Citrobacter freundii 39
Citrobacter koseri 40
Enterobacter cloacae 140
Enterobacter species 68
Enterococcus faecalis 619
Enterococcus species 50
Escherichia coli 2931
Group A Streptococcus 128
Group B Streptococcus 224
Group C Streptococcus 113
Group F Streptococcus 38
Group G Streptococcus 42
Haemophilus influenzae 47
To give an overview on the nu mber of antibiograms per Bacteria species (only first 20 rows).
##### Group species together
##### \\ = space    [a-z] = any character   {,1} = repeat previous 1 or more time
# put together Citrobacter species (C. braakii, farmeri, freundii & koseri)
newDF2$Bacteria <- gsub("Citrobacter\\s[a-z]{1,}", "Citrobacter spp.", newDF2$Bacteria) 
# put together Enterobacter cloacae & species
newDF2$Bacteria <- gsub("Enterobacter\\s[a-z]{1,}", "Enterobacter spp.", newDF2$Bacteria) 
# put together Enterococcus faecalis & species
newDF2$Bacteria <- gsub("Enterococcus\\s[a-z]{1,}", "Enterococcus spp.", newDF2$Bacteria) 
# put together Klebsiella ornithinolytica, oxytoca, pneumoniae, terrigena & species
newDF2$Bacteria <- gsub("Klebsiella\\s[a-z]{1,}", "Klebsiella spp.", newDF2$Bacteria) 
# put together Proteus mirabilis, penneri, vulgaris & species
newDF2$Bacteria <- gsub("Proteus\\s[a-z]{1,}", "Proteus spp.", newDF2$Bacteria) 
# put together Pseudomonas auruginosa & species
newDF2$Bacteria <- gsub("Pseudomonas\\s[a-z]{1,}", "Pseudomonas spp.", newDF2$Bacteria) 
# put together Salmonella group, paratyphi A & B & species
newDF2$Bacteria <- gsub("Salmonella\\s[a-z]{1,}", "Salmonella spp.", newDF2$Bacteria) 
newDF2$Bacteria <- gsub("Salmonella spp.\\s[AB]", "Salmonella spp.", newDF2$Bacteria) 
# put together Shigella boydii, dysenteriae, group A1, sonnei & species
newDF2$Bacteria <- gsub("Shigella\\s[a-z]{1,}", "Shigella spp.", newDF2$Bacteria) 
newDF2$Bacteria <- gsub("Shigella spp.\\sA1", "Shigella spp.", newDF2$Bacteria)
# put together Staphylococcus lugdunensis & saprophyticus as CNS (keep S. aureus seperate)
newDF2$Bacteria <- gsub("Staphylococcus lugdunensis", "CNS", newDF2$Bacteria) 
newDF2$Bacteria <- gsub("Staphylococcus saprophyticus", "CNS", newDF2$Bacteria)
# Rename Group [A-Z] Streptococcus as 'Streptococcus Group [A-Z]'
newDF2$Bacteria <- gsub("Group\\sA\\sStreptococcus", "Streptococcus Group A", newDF2$Bacteria)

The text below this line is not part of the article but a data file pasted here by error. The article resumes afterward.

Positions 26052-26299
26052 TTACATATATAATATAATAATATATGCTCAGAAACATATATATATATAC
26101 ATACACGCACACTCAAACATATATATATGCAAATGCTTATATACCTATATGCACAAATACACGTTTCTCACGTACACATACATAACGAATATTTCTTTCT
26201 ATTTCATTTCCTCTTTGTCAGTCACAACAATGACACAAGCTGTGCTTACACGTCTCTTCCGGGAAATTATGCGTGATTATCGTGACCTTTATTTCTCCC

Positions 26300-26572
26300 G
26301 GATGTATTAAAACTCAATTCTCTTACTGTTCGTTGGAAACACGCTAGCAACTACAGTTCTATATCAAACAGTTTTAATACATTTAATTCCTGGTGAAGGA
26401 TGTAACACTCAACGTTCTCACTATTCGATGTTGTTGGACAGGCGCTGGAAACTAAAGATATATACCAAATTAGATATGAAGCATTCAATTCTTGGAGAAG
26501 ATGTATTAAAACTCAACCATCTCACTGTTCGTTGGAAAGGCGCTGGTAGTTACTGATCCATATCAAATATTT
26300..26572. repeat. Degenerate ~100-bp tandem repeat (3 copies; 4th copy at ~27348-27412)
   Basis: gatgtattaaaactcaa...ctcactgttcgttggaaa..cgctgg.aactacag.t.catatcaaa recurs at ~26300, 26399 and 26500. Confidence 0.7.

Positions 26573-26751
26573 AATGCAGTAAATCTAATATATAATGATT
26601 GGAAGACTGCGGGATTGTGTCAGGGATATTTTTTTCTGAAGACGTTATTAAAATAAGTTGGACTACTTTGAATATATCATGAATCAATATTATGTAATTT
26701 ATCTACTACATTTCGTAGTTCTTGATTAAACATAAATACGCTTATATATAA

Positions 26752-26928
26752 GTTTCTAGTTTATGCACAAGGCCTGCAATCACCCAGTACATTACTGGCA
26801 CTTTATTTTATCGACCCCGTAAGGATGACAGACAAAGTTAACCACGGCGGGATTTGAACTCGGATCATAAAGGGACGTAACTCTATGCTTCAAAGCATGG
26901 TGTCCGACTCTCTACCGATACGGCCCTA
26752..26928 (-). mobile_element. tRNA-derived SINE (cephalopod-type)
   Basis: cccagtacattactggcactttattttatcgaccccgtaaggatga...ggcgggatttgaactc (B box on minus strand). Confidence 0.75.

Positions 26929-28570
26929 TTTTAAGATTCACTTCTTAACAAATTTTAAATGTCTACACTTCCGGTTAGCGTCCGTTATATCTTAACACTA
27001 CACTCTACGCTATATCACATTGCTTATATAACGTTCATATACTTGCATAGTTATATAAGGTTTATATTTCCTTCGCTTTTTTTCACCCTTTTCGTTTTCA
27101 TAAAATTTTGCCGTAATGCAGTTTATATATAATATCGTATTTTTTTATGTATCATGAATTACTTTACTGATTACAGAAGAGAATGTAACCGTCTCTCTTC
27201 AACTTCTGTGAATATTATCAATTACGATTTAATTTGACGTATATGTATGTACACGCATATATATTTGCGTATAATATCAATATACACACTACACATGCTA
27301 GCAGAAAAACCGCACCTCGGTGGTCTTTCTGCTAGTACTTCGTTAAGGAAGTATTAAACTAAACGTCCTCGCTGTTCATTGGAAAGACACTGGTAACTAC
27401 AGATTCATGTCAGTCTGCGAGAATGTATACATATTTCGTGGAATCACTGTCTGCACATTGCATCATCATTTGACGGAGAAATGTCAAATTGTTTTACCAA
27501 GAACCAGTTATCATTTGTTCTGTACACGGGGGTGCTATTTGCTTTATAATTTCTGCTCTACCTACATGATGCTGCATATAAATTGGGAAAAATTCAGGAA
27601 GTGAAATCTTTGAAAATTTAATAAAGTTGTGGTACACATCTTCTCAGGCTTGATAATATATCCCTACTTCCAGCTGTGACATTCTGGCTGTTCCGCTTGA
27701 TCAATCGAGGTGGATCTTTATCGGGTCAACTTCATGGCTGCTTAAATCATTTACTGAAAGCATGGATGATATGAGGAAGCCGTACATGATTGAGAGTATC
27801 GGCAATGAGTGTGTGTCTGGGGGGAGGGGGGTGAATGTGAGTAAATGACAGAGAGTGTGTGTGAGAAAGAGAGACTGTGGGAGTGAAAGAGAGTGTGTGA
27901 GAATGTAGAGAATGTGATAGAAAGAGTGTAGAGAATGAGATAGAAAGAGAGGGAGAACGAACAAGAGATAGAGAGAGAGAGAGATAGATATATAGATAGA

newDF2$Bacteria <- gsub("Group\\sB\\sStreptococcus", "Streptococcus Group B", newDF2$Bacteria) 
newDF2$Bacteria <- gsub("Group\\sC\\sStreptococcus", "Streptococcus Group C", newDF2$Bacteria) 
newDF2$Bacteria <- gsub("Group\\sF\\sStreptococcus", "Streptococcus Group F", newDF2$Bacteria) 
newDF2$Bacteria <- gsub("Group\\sG\\sStreptococcus", "Streptococcus Group G", newDF2$Bacteria) 
newDF2$Bacteria <- gsub("Streptococcus\\sagalactiae\\s[:(:]Group\\sB[:):]", "Streptococcus Group B", newDF2$Bacteria) 
newDF2$Bacteria <- gsub("Streptococcus\\sanginosus[:/:]milleri", "Streptococcus Group F", newDF2$Bacteria) 
newDF2$Bacteria <- gsub("Streptococcus\\spyogenes\\s[:(:]Group\\sA[:):]", "Streptococcus Group A", newDF2$Bacteria)
# Put together Streptococcus species & Viridans
newDF2$Bacteria <- gsub("Streptococcus\\sspecies", "Streptococcus spp.", newDF2$Bacteria) 
newDF2$Bacteria <- gsub("Viridans\\sstreptococci", "Streptococcus spp.", newDF2$Bacteria) 
# In case needed, put all Streptococcus Group [A-Z] together as Beta-hemolytic Streptococci
newDF2$Bacteria <- gsub("Streptococcus\\sGroup\\s[A-Z]", "Beta-hemolytic Streptococci", newDF2$Bacteria) 

Instead of having small groups of Bacteria species, they are merged together into bacteria genus.

# aggregate new groups.
newDF2 <- aggregate(newDF2[,c("S","I","R", "N")], by=list(newDF2$Bacteria, newDF2$Source, newDF2$Antibiotics), "sum")
names(newDF2)[names(newDF2)=="Group.1"] <- "Bacteria"
names(newDF2)[names(newDF2)=="Group.2"] <- "Source"
names(newDF2)[names(newDF2)=="Group.3"] <- "Antibiotics"

The same Bacteria genus rows are merged together with aggregate comment. New names are put in the header.

newDF2$n <- (newDF2$S + newDF2$R)

The sum is calculated for sensitive plus resistant antibiograms.

# When calculating %resistance, leave out the intermediates. 
newDF2$Resis <- ((newDF2$R/(newDF2$S + newDF2$R))*100)
newDF2$Resis <- formatC(newDF2$Resis, digits=3)
newDF2$Resis <- as.numeric(newDF2$Resis)
#sumDF$n <- (sumDF$S + sumDF$R)
## [1] 15989
## [1] 13073

For this study, the resistance rate is calculated from the sum of sensitive plus resistant cultures, leaving the intermediate out.